In concept, defer and async differ as follows:

async allows the script to be downloaded in the background without blocking. Then, the moment it finishes downloading, rendering is blocked and that script executes. Render resumes when the script has executed.

defer does the same thing, except claims to guarantee that scripts execute in the order they were specified on the page, and that they will be executed after the document has finished parsing. So, some scripts may finish downloading then sit and wait for scripts that downloaded later but appeared before them.

Unfortunately, due to what is really a standards cat fight, defer's definition varies spec to spec, and even in the most recent specs doesn't offer a useful guarantee. As answers here and this issue demonstrate, browsers implement defer differently:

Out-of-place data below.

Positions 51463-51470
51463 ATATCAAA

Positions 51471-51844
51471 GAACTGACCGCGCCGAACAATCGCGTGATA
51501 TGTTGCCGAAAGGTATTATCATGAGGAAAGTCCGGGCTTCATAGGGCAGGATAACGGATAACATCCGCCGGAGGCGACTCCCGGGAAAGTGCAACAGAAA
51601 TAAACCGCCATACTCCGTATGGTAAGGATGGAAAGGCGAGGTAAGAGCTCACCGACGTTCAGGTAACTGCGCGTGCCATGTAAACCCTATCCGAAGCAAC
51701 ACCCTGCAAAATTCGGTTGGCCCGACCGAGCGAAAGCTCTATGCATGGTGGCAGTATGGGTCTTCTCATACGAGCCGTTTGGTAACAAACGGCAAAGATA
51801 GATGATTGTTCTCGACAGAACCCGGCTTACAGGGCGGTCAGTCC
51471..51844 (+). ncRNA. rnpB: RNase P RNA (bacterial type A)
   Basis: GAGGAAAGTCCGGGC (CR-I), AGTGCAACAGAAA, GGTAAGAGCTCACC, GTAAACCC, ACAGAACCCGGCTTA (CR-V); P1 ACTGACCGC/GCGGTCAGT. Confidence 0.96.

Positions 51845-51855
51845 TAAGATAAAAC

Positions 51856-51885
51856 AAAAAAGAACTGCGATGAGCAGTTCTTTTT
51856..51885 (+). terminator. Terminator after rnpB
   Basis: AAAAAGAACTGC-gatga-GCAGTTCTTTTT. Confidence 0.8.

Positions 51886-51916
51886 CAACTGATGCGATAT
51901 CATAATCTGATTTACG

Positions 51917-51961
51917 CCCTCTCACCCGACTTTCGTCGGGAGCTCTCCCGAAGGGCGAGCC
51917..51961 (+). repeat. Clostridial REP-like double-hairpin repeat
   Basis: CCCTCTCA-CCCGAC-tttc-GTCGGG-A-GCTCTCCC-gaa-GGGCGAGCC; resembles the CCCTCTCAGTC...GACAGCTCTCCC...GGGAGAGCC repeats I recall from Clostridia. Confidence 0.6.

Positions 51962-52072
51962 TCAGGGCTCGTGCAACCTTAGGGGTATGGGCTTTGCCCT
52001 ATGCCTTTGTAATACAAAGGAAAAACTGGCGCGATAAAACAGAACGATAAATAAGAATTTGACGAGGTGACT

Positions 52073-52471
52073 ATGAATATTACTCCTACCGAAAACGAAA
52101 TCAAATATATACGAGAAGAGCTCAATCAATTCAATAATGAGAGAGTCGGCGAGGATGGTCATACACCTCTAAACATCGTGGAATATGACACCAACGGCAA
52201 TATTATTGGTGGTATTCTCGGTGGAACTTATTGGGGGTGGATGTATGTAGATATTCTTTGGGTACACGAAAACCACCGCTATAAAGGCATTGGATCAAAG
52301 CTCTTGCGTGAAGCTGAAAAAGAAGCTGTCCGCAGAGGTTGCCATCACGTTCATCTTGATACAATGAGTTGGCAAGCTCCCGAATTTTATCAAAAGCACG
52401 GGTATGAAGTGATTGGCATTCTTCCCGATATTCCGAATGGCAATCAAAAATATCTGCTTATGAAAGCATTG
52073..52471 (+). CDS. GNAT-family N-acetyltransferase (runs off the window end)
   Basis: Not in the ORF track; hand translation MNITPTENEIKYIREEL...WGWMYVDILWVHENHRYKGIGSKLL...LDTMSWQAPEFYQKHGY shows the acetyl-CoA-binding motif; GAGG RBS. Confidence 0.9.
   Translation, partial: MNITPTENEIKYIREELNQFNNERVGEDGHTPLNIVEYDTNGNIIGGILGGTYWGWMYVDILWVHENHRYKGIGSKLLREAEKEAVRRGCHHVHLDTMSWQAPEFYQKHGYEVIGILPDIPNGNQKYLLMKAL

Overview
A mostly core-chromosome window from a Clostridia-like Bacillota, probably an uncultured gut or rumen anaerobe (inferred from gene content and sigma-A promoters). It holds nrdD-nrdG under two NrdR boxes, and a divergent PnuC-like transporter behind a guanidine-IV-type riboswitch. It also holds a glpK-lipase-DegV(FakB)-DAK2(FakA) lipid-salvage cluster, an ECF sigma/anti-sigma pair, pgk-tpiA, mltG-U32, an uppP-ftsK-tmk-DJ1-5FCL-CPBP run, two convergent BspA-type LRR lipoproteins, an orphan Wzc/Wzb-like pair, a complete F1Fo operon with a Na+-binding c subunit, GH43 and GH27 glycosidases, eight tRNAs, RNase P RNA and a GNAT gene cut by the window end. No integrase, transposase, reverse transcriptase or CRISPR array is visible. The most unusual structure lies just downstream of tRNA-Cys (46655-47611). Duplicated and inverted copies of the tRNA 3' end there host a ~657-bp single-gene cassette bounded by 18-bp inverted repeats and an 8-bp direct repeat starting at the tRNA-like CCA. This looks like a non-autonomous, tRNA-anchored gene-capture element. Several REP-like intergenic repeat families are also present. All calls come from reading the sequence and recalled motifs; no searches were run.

• In certain situations some browsers have a bug that causes defer scripts to run out of order.
  • Some browsers delay the DOMContentLoaded event until after the defer scripts have loaded, and some don't.
  • Some browsers obey defer on <script> elements with inline code and without a src attribute, and some ignore it.

Fortunately the spec does at least specify that async overrides defer. So you can treat all scripts as async and get a wide swath of browser support like so:

<script defer async src="..."></script>

98% of browsers in use worldwide and 99% in the US will avoid blocking with this approach.

(If you need to wait until the document has finished parsing, listen to the event DOMContentLoaded event or use jQuery's handy .ready() function. You'd want to do this anyway to fall back gracefully on browsers that don't implement defer at all.)